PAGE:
In 2018, Eugenio Maslowski, CEO of the nonprofit Art Museum for Private Collections launched the Hispanic Culture Film Festival, featuring films from Spanish-speaking countries. Now known as The Toro Film Festival, COVID forced it online in 2020 and 2021 , mainly through its YouTube channel.. Currently, they are presenting Alfombra Roja Hacia el Futuro series, which are videos and clips introducing Hispanic film makers. The festival is scheduled to return in person in 2022.
The World of Nations Festival: This festival is a compilation of different countries coming together in Jacksonville to celebrate their individual culture, music and food, and among them are several Spanish-speaking countries. Each booth is a specific country, usually offering a variety of typical foods, bringing music to the streets and offering original arts and crafts at a low cost for the public to enjoy. Normally this event takes place at the end of February and is a must attend event, where you can experience the sounds, food and culture of our richly diverse Latinx cultures.
If you cannot attend the World of Nations Festival, here are other great places to bring Latinx flavors to your palates:
Visitors can start their morning with Empanada Llama, which offers delicious Peruvian empanadas and cafecito, located in the Southside on San Jose Boulevard, . The restaurant offers a variety of distinctly flavored Peruvian cuisine in the empanadas, so feel free to be adventurous and order one of each.
Empanadas, Peruvian Restaurant
9965 San Jose Blvd., Jacksonville, FL (904) 672-7527
Another great choice for breakfast or lunch is Arepa Please, located in the Brooklyn area near downtown Jacksonville, right across from the St. Johns River. The menu consists of Venezuelan arepas, featuring the iconic La Reina: classic Venezuelan shredded chicken with homemade avocado mayo, and local flavors like The Jax Blonde: shredded beef slow cooked in pomodoro sauce with South American herbs in a bed of melted cheddar cheese. There are also grilled options, wraps, salads and more.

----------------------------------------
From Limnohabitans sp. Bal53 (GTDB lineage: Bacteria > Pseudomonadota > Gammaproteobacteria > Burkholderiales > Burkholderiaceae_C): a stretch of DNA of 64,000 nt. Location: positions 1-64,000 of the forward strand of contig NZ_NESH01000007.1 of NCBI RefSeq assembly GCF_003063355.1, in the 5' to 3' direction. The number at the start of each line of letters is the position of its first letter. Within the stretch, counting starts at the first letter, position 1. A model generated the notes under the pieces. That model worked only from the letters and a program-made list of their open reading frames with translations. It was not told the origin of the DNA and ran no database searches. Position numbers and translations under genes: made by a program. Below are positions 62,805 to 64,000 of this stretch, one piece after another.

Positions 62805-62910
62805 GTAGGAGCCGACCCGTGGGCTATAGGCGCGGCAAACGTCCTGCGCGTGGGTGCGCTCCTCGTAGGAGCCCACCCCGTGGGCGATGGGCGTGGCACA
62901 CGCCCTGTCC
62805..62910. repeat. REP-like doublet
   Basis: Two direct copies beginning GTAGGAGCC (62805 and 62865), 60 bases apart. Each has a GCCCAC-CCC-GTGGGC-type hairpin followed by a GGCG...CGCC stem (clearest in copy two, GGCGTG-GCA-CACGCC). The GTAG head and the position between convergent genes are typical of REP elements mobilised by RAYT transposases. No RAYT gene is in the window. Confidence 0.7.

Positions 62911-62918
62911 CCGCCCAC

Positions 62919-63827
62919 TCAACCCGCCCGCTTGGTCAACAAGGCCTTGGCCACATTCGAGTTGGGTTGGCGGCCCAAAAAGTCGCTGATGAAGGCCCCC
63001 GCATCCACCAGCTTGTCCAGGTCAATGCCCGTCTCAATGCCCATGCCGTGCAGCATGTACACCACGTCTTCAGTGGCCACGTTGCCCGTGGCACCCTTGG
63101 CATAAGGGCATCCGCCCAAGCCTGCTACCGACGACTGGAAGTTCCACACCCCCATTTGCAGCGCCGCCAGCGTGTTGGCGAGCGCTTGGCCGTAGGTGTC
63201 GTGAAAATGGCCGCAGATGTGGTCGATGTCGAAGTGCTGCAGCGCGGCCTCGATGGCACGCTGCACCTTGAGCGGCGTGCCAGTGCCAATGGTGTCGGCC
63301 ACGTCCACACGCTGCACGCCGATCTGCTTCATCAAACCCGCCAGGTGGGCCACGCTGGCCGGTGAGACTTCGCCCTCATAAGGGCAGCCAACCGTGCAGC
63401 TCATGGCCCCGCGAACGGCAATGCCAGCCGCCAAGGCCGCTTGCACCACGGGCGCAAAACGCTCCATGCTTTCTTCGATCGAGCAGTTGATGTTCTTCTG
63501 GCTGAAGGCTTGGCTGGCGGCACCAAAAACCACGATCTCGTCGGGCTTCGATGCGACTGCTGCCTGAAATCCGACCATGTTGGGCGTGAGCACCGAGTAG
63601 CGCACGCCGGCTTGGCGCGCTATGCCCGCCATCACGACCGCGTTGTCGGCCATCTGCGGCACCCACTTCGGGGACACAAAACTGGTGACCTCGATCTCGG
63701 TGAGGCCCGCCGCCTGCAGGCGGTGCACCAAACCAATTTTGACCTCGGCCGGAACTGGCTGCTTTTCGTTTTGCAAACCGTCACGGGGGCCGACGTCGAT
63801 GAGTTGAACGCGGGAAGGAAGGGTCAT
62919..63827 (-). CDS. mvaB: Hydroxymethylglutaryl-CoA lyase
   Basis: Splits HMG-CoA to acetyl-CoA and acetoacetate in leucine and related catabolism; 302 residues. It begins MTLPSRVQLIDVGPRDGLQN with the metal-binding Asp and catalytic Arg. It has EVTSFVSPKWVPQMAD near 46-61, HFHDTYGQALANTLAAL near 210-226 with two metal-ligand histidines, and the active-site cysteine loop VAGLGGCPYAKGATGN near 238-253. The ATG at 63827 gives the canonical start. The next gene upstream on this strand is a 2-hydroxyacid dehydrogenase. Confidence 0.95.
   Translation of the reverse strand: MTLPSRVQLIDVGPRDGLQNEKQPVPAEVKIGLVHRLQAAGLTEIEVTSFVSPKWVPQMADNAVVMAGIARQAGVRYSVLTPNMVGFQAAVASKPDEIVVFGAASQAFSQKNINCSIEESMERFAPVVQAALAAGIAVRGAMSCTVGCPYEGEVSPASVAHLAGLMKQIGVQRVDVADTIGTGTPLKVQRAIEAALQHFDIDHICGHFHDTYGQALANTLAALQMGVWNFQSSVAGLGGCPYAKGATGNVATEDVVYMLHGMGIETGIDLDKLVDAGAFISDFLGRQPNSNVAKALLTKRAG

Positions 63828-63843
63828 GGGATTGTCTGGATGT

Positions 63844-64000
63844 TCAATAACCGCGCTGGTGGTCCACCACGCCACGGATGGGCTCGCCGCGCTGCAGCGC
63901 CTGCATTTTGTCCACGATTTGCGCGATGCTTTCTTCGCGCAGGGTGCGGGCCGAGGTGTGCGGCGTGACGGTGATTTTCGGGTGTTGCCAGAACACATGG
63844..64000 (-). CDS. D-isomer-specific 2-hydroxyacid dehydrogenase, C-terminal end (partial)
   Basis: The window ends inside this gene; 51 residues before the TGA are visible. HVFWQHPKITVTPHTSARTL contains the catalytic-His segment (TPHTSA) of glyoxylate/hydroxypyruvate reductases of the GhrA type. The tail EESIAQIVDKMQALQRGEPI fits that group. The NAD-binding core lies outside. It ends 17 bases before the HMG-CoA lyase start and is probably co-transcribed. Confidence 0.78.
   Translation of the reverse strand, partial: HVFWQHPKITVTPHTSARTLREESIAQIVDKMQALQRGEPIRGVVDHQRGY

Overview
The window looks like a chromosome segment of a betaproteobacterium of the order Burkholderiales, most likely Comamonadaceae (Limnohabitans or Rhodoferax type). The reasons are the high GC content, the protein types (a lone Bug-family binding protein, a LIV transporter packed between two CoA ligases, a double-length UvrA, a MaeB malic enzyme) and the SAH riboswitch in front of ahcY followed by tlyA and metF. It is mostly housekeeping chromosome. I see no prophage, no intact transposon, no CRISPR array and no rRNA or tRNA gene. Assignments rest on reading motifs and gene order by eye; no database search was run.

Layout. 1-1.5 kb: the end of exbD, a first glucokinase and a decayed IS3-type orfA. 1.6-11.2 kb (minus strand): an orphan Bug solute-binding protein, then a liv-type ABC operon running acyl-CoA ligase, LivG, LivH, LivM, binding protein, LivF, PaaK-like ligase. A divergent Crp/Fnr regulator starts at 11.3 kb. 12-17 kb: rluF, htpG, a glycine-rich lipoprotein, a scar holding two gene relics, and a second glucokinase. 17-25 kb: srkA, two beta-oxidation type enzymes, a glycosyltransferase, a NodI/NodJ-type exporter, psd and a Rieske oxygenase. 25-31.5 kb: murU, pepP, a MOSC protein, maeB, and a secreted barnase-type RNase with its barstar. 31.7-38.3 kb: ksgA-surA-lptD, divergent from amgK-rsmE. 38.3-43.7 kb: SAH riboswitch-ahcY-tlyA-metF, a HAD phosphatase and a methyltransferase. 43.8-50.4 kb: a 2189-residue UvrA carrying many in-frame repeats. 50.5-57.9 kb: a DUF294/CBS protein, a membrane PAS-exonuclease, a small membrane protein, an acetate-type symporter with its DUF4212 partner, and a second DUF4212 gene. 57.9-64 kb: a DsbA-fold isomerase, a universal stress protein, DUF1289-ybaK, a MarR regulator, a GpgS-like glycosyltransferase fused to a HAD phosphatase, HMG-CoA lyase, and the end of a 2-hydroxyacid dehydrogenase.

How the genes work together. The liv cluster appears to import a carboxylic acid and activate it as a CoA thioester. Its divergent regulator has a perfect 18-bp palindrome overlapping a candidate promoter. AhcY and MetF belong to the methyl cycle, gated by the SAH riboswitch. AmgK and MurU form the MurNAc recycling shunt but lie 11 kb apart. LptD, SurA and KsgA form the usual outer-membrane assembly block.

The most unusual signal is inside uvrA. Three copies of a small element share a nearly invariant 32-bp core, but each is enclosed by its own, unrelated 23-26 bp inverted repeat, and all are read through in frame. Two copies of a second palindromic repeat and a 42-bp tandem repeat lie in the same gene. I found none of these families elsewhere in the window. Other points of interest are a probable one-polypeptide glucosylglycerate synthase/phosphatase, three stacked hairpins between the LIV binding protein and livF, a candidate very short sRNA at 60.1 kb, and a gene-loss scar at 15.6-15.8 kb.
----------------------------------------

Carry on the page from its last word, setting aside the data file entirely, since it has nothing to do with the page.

Venezuelan, South American food
474 Riverside Ave, Jacksonville, FL 32202 (904) 356-8055
Some other menu options:
Lola's Burrito & Burger Joint
1522 King St, Jacksonville, FL (904) 738-7181
Puerto Plata Restaurant
2045 Bayview Rd, Jacksonville, FL (904) 388-5888
Salento Colombian Steakhouse
11018 Old Saint Augustine Rd, Jacksonville, FL (904) 374-5882
10205 River Coast Dr, Jacksonville, FL (904) 646-1031
Empanada’s Factory Latin Fusion
Latin American Restaurant
8060 Philips Hwy, Jacksonville, FL 32256
El Taino Bar and Restaurant
Puerto Rican restaurant
4347 University Blvd S, Jacksonville, FL 32216
So, when you come to visit the JAX, don’t forget your sunblock and bathing suit, as there are no nude beaches, and leave your worries at home. Nuevas aventuras await you.